After the third meeting of the new Wake County School Board Tuesday, one thing is clear about the Gang of Five that now runs the board. The democratic process will not stand in the way of their single-minded pursuit of their ideological agenda.
The board voted 5-4 to potentially reassign thousands of students next year by changing the year-round school assignment procedure, ending what the new board majority calls mandatory year-round schools. The vote came with little debate and no public notice. Just after the meeting began, Gang of Five member Deborah Prickett moved to add the resolution to the agenda and the board agreed by the inevitable 5-4 vote.
Year-round schools were expanded in the system as part of a deal between the school board and the Republican-led County Commission in 2006 to keep the size of a proposed school bond issue under a billion dollars by increasing the capacity of existing school buildings.
Now many of the same forces who were part of the deal to use year-round schools to save money are railing against them. (Not Margiotta. He even fought the smaller bond that the voters overwhelmingly approved.)
The action on year-round schools was taken, as several members of the public pointed out, even though the proposal didn’t address the cost of the change, where the school system would find the money, and what happens if schools are overcrowded. The Gang of Five couldn’t answer those questions, but approved the change anyway.
The vote seems to make a survey approved earlier in the day by a committee of the full board irrelevant, though the process used to approve the survey is also enlightening.
Two weeks ago a committee of all board members decided that the best way to survey parents about year-round schools, also an idea pushed by the new majority, was to use a combination of online responses and traditional mail to make sure all parents had an opportunity to respond.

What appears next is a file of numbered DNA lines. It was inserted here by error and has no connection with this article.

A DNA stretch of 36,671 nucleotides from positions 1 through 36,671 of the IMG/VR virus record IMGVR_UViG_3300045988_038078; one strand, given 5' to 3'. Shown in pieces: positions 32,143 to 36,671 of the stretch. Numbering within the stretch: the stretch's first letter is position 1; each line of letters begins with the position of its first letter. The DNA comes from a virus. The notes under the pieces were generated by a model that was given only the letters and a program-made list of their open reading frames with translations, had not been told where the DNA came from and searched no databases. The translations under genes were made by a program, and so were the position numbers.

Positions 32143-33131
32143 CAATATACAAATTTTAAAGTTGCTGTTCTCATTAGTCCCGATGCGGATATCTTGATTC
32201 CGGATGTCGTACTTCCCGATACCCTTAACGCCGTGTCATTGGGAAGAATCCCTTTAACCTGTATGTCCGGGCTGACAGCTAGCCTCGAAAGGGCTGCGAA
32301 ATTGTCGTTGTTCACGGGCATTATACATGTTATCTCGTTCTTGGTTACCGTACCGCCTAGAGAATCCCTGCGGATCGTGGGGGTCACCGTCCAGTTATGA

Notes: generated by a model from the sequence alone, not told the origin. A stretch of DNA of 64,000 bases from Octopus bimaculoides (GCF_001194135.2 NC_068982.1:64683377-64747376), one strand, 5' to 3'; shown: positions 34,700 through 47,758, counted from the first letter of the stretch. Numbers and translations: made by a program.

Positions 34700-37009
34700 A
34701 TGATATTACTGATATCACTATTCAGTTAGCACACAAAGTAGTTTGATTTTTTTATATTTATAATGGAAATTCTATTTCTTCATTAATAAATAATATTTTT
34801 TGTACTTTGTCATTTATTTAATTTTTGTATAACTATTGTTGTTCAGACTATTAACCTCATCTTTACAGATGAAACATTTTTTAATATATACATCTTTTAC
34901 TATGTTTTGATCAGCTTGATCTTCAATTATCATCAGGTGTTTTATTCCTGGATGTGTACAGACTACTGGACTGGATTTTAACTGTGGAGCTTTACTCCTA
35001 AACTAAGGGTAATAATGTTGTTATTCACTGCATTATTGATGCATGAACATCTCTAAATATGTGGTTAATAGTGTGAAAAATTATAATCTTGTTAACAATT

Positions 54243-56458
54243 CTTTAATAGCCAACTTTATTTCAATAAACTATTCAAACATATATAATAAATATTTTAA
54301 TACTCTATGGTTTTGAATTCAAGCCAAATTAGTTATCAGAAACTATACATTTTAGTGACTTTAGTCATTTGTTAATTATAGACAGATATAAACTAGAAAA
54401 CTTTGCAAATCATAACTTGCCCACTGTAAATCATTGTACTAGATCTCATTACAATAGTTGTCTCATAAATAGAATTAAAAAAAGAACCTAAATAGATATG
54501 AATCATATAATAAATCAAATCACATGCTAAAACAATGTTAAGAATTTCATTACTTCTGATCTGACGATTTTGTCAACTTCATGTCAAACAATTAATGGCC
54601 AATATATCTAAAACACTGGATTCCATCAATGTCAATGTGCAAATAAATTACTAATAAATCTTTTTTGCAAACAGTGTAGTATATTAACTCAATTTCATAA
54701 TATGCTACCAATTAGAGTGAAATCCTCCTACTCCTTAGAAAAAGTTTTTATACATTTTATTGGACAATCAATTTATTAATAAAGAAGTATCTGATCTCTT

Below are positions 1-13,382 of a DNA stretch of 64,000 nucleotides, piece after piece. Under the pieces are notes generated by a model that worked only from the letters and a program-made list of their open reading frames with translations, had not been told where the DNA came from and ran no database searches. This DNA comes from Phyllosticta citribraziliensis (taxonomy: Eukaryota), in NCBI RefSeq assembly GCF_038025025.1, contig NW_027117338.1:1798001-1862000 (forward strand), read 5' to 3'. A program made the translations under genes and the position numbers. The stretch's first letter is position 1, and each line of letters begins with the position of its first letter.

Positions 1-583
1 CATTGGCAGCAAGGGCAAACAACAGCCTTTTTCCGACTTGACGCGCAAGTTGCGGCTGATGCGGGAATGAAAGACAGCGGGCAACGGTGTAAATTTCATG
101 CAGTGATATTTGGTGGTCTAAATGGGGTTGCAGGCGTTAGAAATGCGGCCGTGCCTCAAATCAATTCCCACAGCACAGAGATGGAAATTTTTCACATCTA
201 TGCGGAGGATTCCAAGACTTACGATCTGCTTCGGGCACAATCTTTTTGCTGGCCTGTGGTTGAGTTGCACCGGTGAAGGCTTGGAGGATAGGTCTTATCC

The committee approved a timeline for the survey that would allow all parents to have input and bring the results to the board for consideration in April, too late to make any changes in student assignments for the 2010-2011 school year.
When the committee met again Tuesday, the timeline had shifted and the survey will now be online only, unless a parent calls a school and asks to be sent a hard copy.
Apparently after last month’s meeting Board Chair Ron Margiotta directed the staff to speed up the process. The survey will now be finished by January 22 and presented to the board in February, theoretically in time to affect next fall’s student assignments.
The change caught several board members off guard, including Kevin Hill, who asked if he had missed a meeting somewhere. Not a meeting, just a unilateral decision by Margiotta to circumvent what the committee had decided.
Then there is the matter of Thomas Farr, a Raleigh attorney with close ties to the Republican Party. The new board approved a resolution at its first meeting in December to hire Farr to audit the board’s current legal expenses and provide additional legal advice.
Margiotta negotiated on his own with Farr, whose former wife led a small rally in support of the Gang of Five before the last meeting. The board was scheduled to vote Tuesday on what Margiotta said he negotiated on New Year’s Eve, to hire Farr at $250 an hour, significantly more than the amount charged by the current counsel, Ann Majestic of the firm Tharrington Smith in Raleigh.
The Gang of Five doesn’t seem to trust Majestic, who has served the board tirelessly for years, because her firm is headed by a prominent Democrat, Wade Smith.
What better way to show that there’s a fresh, new, bipartisan spirit than to hire the former attorney for the North Carolina Republican Party, handpicked for the board by “prominent citizens,” according to Gang of Fiver John Tedesco.
Several board members have asked why the board should spend scarce resources on another attorney and why the audit wasn’t put out for bid, questions that have never been answered.
The vote on Farr’s contract was delayed at Tuesday’s meeting after a mix-up about where it was listed on the agenda, which Margiotta said meant somebody was up to something, bringing to mind a pot and a kettle. He plans to call a special meeting of the board to take up Farr’s contract.
The mix-up was the only good news Tuesday, providing more time to discuss Farr’s contract and why his services are needed.
But don’t expect many answers as the grand, orchestrated plan to take Wake County back 50 years continues—fairness, common sense, and the democratic process be damned.